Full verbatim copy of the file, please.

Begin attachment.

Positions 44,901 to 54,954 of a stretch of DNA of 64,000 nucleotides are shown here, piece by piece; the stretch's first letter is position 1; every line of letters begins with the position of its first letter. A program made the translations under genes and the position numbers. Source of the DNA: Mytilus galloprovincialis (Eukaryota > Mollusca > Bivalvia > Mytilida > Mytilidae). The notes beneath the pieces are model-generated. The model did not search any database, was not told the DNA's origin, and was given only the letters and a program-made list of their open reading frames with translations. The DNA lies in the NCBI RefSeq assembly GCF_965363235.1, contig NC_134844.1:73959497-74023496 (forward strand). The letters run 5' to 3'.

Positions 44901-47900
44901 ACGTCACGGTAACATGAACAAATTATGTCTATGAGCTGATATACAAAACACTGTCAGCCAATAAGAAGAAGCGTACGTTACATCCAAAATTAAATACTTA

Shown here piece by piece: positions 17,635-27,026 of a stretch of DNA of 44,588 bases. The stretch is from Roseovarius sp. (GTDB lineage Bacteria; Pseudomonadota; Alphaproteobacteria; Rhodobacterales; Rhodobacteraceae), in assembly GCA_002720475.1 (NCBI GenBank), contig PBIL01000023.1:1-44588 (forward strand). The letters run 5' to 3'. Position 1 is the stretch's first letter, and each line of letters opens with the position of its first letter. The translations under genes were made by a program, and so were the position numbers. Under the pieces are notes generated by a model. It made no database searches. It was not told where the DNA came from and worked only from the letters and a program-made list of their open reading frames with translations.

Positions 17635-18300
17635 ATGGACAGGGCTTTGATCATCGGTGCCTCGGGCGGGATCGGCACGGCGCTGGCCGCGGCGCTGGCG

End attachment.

Positions 44,901 to 54,954 of a stretch of DNA of 64,000 nucleotides are shown here, piece by piece; the stretch's first letter is position 1; every line of letters begins with the position of its first letter. A program made the translations under genes and the position numbers. Source of the DNA: Mytilus galloprovincialis (Eukaryota > Mollusca > Bivalvia > Mytilida > Mytilidae). The notes beneath the pieces are model-generated. The model did not search any database, was not told the DNA's origin, and was given only the letters and a program-made list of their open reading frames with translations. The DNA lies in the NCBI RefSeq assembly GCF_965363235.1, contig NC_134844.1:73959497-74023496 (forward strand). The letters run 5' to 3'.

Positions 44901-47900
44901 ACGTCACGGTAACATGAACAAATTATGTCTATGAGCTGATATACAAAACACTGTCAGCCAATAAGAAGAAGCGTACGTTACATCCAAAATTAAATACTTA

Shown here piece by piece: positions 17,635-27,026 of a stretch of DNA of 44,588 bases. The stretch is from Roseovarius sp. (GTDB lineage Bacteria; Pseudomonadota; Alphaproteobacteria; Rhodobacterales; Rhodobacteraceae), in assembly GCA_002720475.1 (NCBI GenBank), contig PBIL01000023.1:1-44588 (forward strand). The letters run 5' to 3'. Position 1 is the stretch's first letter, and each line of letters opens with the position of its first letter. The translations under genes were made by a program, and so were the position numbers. Under the pieces are notes generated by a model. It made no database searches. It was not told where the DNA came from and worked only from the letters and a program-made list of their open reading frames with translations.

Positions 17635-18300
17635 ATGGACAGGGCTTTGATCATCGGTGCCTCGGGCGGGATCGGCACGGCGCTGGCCGCGGCGCTGGCG